The median income for a household in the city was $17,122, and the median income for a family was $53,391. Males had a median income of $35,849 versus $28,866 for females. The per capita income for the city was $11,061. About 14.8% of families and 51.9% of the population were below the poverty line, including 19.1% of those under age 18 and 7.2% of those age 65 or over.

Economy

Ohio University is now the largest employer in Athens County. Coal was once a huge source of employment in the county, but is now a very minor source, as the best and most available coal has been extracted. One of the manufacturing companies that once existed in Athens was the Midget Motors Corporation, makers of the small automobile, the King Midget.

The only truly heavy industry located in Athens is the Athens Mold & Machine Company, located on the near east side and primarily manufactures tire molds. Other significant employers include Stewart-MacDonald Company, which handles supplies for stringed instruments, Diagnostic Hybrids; additionally, the Ed Map Corporation, Gem Coatings (an industrial powdercoating company) and Specialty Books, are located in The Plains, nearby.

Arts and culture

Since the 1970s Athens has earned a reputation as one of the more progressive communities in Southeastern Ohio. That reputation includes democratic political leaning,[14] presence of some intentional communities, support for use of alternative energy, development of small farms emphasizing sustainable and organic produced crops, and support for local businesses. Many of these attributes are illustrated the long established (since 1972) farmer's market [15] currently held year round on Saturdays and Wednesdays at The Market on State on the city's east side.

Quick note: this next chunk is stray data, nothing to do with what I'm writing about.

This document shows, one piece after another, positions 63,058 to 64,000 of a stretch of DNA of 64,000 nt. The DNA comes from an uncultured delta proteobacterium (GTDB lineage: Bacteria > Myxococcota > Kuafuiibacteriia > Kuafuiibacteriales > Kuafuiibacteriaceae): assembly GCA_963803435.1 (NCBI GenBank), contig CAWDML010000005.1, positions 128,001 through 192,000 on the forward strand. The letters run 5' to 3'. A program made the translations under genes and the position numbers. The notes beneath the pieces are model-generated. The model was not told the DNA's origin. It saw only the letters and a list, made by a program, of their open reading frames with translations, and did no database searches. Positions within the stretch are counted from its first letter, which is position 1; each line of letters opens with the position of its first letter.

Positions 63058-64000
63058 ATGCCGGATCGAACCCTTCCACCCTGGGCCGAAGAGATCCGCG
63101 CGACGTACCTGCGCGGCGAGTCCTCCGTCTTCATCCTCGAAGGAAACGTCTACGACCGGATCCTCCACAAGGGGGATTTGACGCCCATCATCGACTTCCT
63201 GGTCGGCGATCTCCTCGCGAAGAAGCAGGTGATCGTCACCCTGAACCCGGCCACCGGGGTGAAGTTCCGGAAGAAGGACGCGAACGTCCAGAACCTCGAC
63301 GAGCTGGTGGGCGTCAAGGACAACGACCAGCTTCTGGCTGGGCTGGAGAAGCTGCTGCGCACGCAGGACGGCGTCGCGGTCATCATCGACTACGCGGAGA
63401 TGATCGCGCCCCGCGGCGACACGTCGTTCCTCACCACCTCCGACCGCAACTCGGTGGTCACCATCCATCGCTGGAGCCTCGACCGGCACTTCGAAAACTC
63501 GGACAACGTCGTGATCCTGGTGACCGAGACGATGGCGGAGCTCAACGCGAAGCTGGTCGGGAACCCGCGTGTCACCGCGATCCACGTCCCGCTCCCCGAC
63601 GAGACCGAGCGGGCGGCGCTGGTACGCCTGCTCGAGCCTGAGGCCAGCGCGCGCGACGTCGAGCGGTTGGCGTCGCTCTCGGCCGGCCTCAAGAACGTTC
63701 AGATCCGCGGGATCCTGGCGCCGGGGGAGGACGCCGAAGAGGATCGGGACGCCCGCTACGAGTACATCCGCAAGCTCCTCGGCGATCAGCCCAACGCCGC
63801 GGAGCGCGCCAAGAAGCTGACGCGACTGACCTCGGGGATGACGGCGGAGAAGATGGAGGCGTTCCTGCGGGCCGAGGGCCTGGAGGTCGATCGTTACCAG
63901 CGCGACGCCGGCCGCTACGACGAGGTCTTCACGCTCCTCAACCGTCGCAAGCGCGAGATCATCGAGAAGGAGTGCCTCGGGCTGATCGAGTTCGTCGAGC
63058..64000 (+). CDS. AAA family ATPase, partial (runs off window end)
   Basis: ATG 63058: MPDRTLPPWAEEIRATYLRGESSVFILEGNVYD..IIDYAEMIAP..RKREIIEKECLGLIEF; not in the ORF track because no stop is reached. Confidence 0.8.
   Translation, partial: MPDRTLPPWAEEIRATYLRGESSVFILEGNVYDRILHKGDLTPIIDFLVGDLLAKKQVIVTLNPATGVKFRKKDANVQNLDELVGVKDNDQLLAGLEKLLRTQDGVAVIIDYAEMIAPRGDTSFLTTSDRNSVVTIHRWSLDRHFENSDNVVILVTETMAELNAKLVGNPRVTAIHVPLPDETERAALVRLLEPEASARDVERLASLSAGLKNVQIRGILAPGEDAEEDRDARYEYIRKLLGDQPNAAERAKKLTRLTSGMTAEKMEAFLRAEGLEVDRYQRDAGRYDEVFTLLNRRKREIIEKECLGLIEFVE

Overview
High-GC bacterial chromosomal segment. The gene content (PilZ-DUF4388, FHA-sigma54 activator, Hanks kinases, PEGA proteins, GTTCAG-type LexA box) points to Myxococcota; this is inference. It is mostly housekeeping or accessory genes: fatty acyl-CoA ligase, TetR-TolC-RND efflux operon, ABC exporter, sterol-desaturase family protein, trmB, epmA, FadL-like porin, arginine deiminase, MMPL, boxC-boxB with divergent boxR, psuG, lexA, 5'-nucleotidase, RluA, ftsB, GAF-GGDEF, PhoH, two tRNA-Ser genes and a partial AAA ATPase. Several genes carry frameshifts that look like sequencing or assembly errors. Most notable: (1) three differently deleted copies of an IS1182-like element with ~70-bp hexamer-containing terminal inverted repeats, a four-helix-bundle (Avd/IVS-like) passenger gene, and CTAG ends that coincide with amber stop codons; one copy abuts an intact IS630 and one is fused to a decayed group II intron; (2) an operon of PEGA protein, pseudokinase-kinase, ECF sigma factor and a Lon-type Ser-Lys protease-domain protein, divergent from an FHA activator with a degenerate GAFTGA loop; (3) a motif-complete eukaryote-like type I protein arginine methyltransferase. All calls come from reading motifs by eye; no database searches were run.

Folklore

Old buildings, long established cemeteries and their conjunction at a decommissioned asylum, The Ridges, help inspire a persistent folk lore surrounding Athens as an especially haunted locale. Athens was vaunted as one of the top fifteen most haunted cities in America on the Fox Family Channel special "Scariest Place On Earth" that aired on October 23, 2000. Locals with knowledge of the history of the Ridges criticized the Fox portrayal as sensationalistic and misleading on details of the situation.[16] While the haunted Athens folklore may be persistent it is not clearly substantiated by professional investigative reporters.

Museums and other points of interest

In addition to numerous venues for performing arts, Athens is home to several museums including The Kennedy Museum of art, housed in Lin Hall at The Ridges, which features rotating art collections and free admission. Also located in Athens is the Athens County Historical Society & Museum, which features a collection of over 40,000 items showcasing Athens County's culture and history. The Dairy Barn is an arts and crafts center with exhibits, and educational programming, including art camp events for young children.

Music